Hi, I'm David Gros.
I am a computer scientist and engineer interested in AI, NLP, ML, VR/AR, and UI/UX. Currently I’m a 2nd year PhD student at UC Davis where I'm dual advised by Prem Devanbu and Zhou Yu. I am also very interested in the problem of how to make AI systems which benefit the world and how to improve AI safety, explainability, and policy.



In May 2019 I completed my Turing Honors thesis on AInix: An open platform for natural language interfaces to shell commands. It is intended to be a free and open platform AI-assisted computing. It enables aish, which is a command-line shell which understands both natural language and normal shell commands. While it initially focuses on making it easier to use traditional Unix-like commands, it aspires to eventually power language understanding for more general-use things like checking the weather or ordering something online. Eventually it is intended to be able support a wide variety of language-driven user interfaces ("shells") such as voice assistants, chatbots, robots, video game characters, and more.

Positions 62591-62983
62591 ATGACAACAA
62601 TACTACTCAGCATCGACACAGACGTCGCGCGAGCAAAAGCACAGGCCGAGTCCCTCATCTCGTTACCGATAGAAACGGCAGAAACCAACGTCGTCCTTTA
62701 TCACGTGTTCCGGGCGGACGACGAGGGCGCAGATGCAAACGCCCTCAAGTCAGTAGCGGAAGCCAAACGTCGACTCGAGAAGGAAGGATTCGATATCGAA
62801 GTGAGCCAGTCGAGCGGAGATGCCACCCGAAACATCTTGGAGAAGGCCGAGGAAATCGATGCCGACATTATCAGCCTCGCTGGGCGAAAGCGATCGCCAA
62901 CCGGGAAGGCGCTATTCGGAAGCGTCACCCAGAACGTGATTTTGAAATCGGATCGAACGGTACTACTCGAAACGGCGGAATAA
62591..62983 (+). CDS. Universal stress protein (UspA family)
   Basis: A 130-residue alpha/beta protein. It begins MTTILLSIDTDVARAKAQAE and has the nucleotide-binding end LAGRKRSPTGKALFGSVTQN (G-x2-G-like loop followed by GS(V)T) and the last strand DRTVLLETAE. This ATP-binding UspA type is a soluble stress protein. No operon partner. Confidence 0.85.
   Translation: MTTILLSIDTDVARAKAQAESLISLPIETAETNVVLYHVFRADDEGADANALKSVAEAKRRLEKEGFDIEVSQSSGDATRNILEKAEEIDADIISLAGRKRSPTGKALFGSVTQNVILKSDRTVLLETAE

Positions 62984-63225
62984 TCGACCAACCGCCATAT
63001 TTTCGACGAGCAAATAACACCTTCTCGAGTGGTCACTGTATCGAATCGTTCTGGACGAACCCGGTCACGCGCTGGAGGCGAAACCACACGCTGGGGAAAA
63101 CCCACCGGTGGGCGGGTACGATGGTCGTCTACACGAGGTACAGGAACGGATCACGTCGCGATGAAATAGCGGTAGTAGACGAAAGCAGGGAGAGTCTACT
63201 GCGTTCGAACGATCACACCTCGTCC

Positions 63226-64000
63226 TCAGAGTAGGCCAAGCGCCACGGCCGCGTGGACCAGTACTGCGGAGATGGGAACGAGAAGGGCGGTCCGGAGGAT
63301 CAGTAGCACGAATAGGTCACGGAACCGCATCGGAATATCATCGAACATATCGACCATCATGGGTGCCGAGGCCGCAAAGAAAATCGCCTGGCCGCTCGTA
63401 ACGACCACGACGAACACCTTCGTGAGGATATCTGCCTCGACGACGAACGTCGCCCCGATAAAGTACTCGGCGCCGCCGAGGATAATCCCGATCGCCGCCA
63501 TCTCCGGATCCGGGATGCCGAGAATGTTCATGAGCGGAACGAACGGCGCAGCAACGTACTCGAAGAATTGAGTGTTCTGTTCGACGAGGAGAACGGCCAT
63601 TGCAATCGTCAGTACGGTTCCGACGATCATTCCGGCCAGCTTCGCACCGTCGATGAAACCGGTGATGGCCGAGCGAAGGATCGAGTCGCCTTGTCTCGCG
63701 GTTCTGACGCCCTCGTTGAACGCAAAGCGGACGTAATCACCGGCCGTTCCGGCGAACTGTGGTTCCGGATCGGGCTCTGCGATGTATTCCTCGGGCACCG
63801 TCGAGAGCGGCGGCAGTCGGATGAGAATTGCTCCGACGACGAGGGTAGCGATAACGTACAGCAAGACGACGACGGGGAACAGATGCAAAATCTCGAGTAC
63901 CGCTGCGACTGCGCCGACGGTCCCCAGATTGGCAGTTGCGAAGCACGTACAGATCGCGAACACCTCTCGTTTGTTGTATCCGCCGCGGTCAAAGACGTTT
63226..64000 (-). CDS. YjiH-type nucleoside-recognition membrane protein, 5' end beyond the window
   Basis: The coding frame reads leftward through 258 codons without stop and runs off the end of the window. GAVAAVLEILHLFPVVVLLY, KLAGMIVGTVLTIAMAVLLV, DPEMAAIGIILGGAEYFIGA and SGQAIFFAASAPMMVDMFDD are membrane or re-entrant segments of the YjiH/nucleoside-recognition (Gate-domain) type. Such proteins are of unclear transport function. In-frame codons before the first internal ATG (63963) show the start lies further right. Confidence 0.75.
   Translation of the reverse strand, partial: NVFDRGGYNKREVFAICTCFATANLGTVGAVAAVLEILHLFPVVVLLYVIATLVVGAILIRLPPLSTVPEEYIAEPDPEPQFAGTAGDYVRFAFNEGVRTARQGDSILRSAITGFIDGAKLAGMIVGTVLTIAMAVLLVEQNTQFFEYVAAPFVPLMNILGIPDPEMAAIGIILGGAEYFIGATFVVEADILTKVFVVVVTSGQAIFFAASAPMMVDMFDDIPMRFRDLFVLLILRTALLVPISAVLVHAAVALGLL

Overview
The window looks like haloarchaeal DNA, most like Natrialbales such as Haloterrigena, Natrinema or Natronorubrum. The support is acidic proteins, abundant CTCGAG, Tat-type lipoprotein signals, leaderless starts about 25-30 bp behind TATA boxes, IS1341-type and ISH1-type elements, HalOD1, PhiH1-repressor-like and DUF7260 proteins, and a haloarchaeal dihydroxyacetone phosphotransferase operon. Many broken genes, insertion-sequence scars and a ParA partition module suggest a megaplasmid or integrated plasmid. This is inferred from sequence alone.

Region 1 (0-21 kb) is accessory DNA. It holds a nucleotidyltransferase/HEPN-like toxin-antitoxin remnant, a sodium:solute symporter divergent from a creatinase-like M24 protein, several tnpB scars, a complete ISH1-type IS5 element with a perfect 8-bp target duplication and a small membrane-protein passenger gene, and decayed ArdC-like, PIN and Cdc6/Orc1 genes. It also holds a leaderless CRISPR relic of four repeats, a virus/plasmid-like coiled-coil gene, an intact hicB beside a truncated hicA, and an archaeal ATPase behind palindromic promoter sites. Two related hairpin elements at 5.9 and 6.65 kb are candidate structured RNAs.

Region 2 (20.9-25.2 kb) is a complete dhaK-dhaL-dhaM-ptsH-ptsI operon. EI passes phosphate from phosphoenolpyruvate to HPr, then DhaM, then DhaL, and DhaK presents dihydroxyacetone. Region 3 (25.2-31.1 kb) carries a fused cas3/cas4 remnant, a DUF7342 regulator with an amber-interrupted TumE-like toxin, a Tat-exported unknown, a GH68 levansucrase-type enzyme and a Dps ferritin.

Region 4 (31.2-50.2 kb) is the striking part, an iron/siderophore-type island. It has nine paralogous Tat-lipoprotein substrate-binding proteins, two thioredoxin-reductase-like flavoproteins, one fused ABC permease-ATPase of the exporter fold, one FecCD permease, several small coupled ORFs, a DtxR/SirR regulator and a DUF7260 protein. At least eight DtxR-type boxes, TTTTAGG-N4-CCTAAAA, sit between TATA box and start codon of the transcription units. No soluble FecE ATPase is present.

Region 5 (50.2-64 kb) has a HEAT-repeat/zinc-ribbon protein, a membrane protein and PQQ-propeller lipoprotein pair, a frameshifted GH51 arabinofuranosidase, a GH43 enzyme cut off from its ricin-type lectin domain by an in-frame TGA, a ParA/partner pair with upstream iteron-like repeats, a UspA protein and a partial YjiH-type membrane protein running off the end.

My work on AInix has been temporarily on hold while starting my PhD. If you want to find out more, the project has a site at AInix.org (or see the thesis writeup).

Selfie Anywhere

Selfie Anywhere is an augmented reality (AR) app that puts you inside a photosphere by changing the background of a selfie in realtime. It's like a green screen putting you on a relaxing beach, in front of a famous monument, or on the surface of Mars, but without requiring you to have a green screen in your living room.